The major difficulties to which I have just referred have also had repercussions on certain other projects, such as the project for resettling in the Kigamba region of Burundi 3,000 refugees from the Murore centre. A disastrous harvest in certain regions of Burundi, combined with difficulties in the execution of the rural development programme drawn up by the International Labour Office, made it necessary for me to draw the sum of $30,000 from the Emergency Fund in order to save the refugees from the threat of famine. Generally speaking, however, and particularly in the case of sectors not subject to the pressure of the events which are at present affecting the Congo, the settlement of the Rwandese refugees is proceeding satisfactorily, despite the need for progress by trial and error and the adjustments that are inevitable in an undertaking of this nature. In Uganda, the withdrawal of $100,000 from the Emergency Fund made it possible to initiate action on behalf of the refugees from the Sudan and 2,500 of them have already been transferred to an area suitable for their settlement.
The Committee also has before it a report on the new projects drawn up after the recent visit to Senegal by the regional representative for Central Africa. This country had requested the High Commissioner's Office for help in solving the problem it faces as a result of the presence of some 30,000 refugees from Portuguese Guinea. The Government of the Central African Republic had also appealed to the High Commissioner's Office for help in the settlement of a group of 300 Sudanese refugees. In both cases the projects which have been worked out are designed to provide temporary subsistence for the refugees, who are also supplied with the minimum equipment needed to establish themselves and cultivate the land made available to them by the Government. A considerable proportion of the expenditure consists of the cost of transporting food which the Government of the United States is expected to provide, this cost being particularly high in areas which in areas which are difficult of access. As always, every possibility of assistance will be explored with a view to ensuring the smooth working and success of the operation, while reducing the expenditure borne by the High Commissioner's Office as much as possible.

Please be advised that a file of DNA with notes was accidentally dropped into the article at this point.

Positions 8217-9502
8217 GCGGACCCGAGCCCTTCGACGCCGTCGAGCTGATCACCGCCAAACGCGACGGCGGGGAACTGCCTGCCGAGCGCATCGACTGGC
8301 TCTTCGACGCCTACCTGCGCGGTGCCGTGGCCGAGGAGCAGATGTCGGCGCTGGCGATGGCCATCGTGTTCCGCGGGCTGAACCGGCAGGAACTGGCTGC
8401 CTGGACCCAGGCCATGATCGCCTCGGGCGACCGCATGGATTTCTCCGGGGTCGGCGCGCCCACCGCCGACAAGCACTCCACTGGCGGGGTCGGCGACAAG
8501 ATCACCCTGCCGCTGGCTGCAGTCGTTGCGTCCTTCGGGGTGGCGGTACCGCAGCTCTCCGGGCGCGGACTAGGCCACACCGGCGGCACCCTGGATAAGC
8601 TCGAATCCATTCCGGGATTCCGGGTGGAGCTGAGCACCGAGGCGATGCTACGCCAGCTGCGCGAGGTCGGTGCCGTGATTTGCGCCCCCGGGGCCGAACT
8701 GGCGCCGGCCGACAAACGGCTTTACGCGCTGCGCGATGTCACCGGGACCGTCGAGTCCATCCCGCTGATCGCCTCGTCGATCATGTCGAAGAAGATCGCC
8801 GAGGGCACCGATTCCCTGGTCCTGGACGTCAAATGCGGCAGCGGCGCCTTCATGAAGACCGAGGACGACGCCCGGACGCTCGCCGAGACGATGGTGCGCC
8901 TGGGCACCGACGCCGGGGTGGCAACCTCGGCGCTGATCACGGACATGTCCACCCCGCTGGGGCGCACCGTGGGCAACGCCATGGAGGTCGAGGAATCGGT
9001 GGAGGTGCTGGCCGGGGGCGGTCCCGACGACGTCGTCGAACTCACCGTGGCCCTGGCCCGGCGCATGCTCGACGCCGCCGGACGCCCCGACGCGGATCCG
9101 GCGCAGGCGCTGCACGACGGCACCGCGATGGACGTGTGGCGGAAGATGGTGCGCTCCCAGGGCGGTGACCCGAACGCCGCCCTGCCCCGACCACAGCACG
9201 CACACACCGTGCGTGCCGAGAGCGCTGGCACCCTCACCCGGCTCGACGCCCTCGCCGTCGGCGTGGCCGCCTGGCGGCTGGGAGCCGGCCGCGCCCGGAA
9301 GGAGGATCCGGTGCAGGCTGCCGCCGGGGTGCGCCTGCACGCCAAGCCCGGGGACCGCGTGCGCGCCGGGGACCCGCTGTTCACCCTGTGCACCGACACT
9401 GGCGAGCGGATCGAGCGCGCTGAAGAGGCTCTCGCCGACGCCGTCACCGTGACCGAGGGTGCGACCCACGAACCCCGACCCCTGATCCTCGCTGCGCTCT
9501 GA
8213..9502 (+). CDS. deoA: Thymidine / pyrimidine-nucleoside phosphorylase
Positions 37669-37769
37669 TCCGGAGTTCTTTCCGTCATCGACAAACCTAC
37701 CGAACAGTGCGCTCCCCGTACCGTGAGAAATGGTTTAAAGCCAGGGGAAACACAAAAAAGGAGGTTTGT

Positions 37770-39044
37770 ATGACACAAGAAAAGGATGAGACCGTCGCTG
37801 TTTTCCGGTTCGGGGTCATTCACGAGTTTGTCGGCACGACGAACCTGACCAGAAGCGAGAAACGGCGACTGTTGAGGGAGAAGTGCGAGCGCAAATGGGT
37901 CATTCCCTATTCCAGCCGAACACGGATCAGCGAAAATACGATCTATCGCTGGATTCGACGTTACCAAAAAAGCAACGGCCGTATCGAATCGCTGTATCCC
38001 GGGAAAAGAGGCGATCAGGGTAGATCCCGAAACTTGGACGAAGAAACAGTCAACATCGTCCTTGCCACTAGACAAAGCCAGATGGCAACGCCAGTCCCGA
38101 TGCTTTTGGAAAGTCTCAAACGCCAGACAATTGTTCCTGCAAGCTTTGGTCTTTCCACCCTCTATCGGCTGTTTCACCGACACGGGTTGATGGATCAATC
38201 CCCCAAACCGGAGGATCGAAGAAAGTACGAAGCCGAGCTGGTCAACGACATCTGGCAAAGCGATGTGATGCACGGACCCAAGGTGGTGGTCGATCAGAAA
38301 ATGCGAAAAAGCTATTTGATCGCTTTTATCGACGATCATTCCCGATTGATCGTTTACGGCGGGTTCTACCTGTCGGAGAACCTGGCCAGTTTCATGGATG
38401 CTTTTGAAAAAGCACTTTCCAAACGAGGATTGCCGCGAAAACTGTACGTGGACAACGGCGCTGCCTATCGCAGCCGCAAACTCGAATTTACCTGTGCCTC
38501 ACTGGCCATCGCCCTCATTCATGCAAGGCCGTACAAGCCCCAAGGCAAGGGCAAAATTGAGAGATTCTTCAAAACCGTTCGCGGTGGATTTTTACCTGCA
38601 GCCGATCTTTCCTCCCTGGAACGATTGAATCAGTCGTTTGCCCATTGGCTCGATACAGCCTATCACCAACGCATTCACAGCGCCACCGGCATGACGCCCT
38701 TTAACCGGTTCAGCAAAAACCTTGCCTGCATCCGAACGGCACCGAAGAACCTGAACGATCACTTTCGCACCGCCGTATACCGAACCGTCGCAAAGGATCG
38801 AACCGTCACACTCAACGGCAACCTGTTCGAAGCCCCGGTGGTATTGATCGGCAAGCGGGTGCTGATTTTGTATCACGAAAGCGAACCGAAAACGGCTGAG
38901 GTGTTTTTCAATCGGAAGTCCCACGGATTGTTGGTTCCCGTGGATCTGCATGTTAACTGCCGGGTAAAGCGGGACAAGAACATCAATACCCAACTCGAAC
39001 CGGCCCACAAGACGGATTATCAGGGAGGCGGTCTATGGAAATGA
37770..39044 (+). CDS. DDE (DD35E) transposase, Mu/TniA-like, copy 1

A number of other projects have been drawn up drawn up which are outside the scope of the current programme and on which I have already had occasion to report to the Committee. These are programmes designed to meet needs which are no less urgent, but which, for one reason or another, could not be included in this programme. There are, in particular, projects for Tibetan refugees in India and Nepal. The Director of Operations, who has just visited these two countries, has returned with the hope that there will be a substantial and progressive improvement in the lot of these refugees, a hope based on the understanding attitude of the two Governments concerned and on the present active co-operation particularly of the Red Cross Societies in the two countries, both of which are being supported by the League of Red Cross Societies, and also of other interested voluntary agencies.
Lastly, I am happy to be able to inform the Committee that the Government of Yugoslavia recently advised me that, on 15 October, after the final approval of the project by the competent authorities, work was begun on the reception and transit centre which is to be built not far from Belgrade. The promised contribution of $100,000 drawn partly from the proceeds of the sale of the stamp and partly from the proceeds of the sale of the "All-Star Festival" record, has therefore been paid by the High Commissioner's Office. No decision has yet been taken on the additional assistance which the Government of Yugoslavia has requested.
I very much hope, I need hardly say, that Governments will be able to co-operate in the establishment of the greatest importance for refugees who are submitted to Yugoslavia and wish to emigrate.